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I try to get to grasp with Ants Memory Profiler. The problem I have is that I dont have an easy application that has a memory leak.

I used the sample of Redgate (QueryBee), but it was to contreived for my taste. There has to be an easier app for that.

I tried to make one up but it is not working. It is not working means: I dont have a memory leak. I read about calling ShowDialog without disposing the called form would get me a memory leak, but thats not the case here.

I use VS2010 and .NET 4.0

I am especially interested in issues that are very common.

Here is what I have so far.Can you get me a memory leak?:

MainForm

using System;
using System.Collections.Generic;
using System.ComponentModel;
using System.Data;
using System.Drawing;
using System.Linq;
using System.Text;
using System.Windows.Forms;

namespace MemoryLeakTest
{
    public partial class MainForm : Form
    {
        public MainForm()
        {
            InitializeComponent();
        }

        private void button1_Click(object sender, EventArgs e)
        {
            SubForm formToCall = new SubForm();
            formToCall.ShowDialog();
        }
    }
}

Subform

using System;
using System.Collections.Generic;
using System.ComponentModel;
using System.Data;
using System.Drawing;
using System.Linq;
using System.Text;
using System.Windows.Forms;
using System.Collections;

namespace MemoryLeakTest
{
    public partial class SubForm : Form
    {


        public SubForm()
        {
            InitializeComponent();
        }

        private void SubForm_Load(object sender, EventArgs e)
        {

            ArrayList persons = new ArrayList();

            for (int i = 0; i <= 50000; i++)
            {
                var person = new {
                    Name = "1 SchorschSchorschSchorschSchorschSchorschSchorschSchorschSchorschSchorschSchorschSchorschSchorschSchorsch",
                    LastName = "KluniKluniKluniKluniKluniKluniKluniKluniKluniKluniKluniKluniKluniKluniKluniKluniKluniKluniKluniKluni", 
                    Age = 50,
                    City = "LondonLondonLondonLondonLondonLondonLondonLondonLondonLondonLondonLondonLondonLondonLondonLondonLondonLondonLondonLondonLondon",
                    Zip = "223012230122301223012230122301223012230122301223012230122301223012230122301223012230122301223012230122301223012230122301223012230122301",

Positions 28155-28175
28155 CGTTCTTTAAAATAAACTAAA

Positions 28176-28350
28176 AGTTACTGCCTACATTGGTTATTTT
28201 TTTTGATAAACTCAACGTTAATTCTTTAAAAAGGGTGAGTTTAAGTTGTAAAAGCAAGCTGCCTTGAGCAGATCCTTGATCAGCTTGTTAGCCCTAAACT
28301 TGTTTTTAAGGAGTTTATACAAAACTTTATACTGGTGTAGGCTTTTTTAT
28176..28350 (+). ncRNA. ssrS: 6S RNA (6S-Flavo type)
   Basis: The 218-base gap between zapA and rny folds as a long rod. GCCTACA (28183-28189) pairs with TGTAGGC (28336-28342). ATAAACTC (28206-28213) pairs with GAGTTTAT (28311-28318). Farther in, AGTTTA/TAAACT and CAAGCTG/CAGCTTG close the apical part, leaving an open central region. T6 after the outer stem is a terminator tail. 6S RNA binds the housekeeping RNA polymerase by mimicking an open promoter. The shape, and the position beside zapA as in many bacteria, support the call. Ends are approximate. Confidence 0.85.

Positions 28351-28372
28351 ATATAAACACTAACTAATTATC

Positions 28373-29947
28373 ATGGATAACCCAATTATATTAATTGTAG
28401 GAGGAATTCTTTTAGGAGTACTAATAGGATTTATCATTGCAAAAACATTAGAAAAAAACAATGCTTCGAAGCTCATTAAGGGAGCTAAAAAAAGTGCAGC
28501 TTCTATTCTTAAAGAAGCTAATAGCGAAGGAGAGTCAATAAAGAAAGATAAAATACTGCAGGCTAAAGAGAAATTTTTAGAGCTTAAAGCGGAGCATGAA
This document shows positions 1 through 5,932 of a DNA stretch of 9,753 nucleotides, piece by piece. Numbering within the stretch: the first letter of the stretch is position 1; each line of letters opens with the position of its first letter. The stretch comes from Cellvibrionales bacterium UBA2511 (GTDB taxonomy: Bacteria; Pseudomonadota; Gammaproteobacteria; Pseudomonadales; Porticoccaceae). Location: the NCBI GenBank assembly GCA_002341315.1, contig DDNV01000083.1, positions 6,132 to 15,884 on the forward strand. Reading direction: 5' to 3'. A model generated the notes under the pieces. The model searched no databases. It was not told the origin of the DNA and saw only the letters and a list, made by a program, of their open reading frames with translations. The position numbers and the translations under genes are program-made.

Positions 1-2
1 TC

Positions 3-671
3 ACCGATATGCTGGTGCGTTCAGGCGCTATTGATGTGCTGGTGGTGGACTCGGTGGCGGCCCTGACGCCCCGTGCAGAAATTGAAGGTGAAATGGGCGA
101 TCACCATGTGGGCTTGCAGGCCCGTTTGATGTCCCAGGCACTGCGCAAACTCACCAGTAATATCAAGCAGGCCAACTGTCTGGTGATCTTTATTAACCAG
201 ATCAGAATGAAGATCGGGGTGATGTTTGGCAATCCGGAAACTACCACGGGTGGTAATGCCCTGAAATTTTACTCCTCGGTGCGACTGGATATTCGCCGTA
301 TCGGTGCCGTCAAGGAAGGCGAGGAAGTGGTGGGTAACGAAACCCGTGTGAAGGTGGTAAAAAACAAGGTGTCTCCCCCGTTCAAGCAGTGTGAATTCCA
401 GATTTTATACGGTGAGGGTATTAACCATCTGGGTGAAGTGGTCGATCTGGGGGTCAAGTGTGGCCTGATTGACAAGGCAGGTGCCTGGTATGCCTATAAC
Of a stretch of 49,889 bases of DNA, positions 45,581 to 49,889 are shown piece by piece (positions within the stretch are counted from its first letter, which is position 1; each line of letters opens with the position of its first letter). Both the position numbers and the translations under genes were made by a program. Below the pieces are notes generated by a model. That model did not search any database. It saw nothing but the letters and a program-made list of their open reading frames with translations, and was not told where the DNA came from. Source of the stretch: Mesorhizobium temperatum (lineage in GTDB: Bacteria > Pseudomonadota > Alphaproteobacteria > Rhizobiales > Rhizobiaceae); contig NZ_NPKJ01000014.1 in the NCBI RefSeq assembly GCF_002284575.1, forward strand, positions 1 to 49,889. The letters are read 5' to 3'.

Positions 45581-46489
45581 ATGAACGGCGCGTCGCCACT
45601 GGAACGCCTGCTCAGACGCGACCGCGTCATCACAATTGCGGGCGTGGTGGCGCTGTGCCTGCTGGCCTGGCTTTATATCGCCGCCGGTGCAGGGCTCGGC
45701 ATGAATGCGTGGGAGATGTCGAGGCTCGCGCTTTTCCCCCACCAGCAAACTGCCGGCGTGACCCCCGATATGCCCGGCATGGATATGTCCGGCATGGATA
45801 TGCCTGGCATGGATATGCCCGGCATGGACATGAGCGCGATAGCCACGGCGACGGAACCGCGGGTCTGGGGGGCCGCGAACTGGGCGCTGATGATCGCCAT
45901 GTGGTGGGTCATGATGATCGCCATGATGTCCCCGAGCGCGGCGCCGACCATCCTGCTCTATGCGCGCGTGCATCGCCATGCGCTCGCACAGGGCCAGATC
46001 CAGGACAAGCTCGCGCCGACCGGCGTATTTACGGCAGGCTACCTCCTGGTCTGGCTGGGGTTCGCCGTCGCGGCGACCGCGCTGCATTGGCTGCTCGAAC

Index = i 

                };
                persons.Add(person);
            }

            dataGridView1.DataSource = persons;
        }

        private void SubForm_FormClosed(object sender, FormClosedEventArgs e)
        {
            //this.Dispose();
        }


    }
}
share|improve this question
    
Don't use .NET to create your memory leak? –  minitech Oct 8 '11 at 19:30
    
this.Controls.Clear() is a quite effective way to leak lots of memory permanently. –  Hans Passant Oct 8 '11 at 21:08

1 Answer 1

up vote 1 down vote accepted

Add this to your SubForm

public void mouse_handler(object sender, MouseEventArgs e)
{

}

And change the MainForm to do this

private void button1_Click(object sender, EventArgs e)
{
     SubForm formToCall = new SubForm();
     this.MouseClick += new MouseEventHandler(formToCall.mouse_handler);
     formToCall.ShowDialog();
}

Now it doesn't matter if you .Dispose() the SubForm or not, you will still have a "leak". Your MainForm keeps a reference to the SubForms indefinitely, through its mouse event handler, which is basically just a list of who is to receive the events, since that handler is never de-registered.

Ants will help you track down this, but rather manually, it'll show you objects still being alive and referenced from the root, and you have to discover that these objects should not referenced anywhere. I believe Ants also can generate warnings/etc. when it finds objects that have been .Disposed(), but are still referenced somewhere.

share|improve this answer
    
This one is nice. In ant profiler I saw that there are a lot of instances of string that cant be gc. I could click on it and saw that most of them where not gc because they still have a reference to a MouseEventHandler. –  Malcolm Frexner Oct 8 '11 at 20:16
    
You should be able to find the SubForms as well, as it will never be GC'ed now, and the SubForm is the basically the root of what keeps the string in your persons ArrayList alive. –  nos Oct 8 '11 at 22:00
    
Yes SubForms is also in the graph that displays the references –  Malcolm Frexner Oct 8 '11 at 23:11

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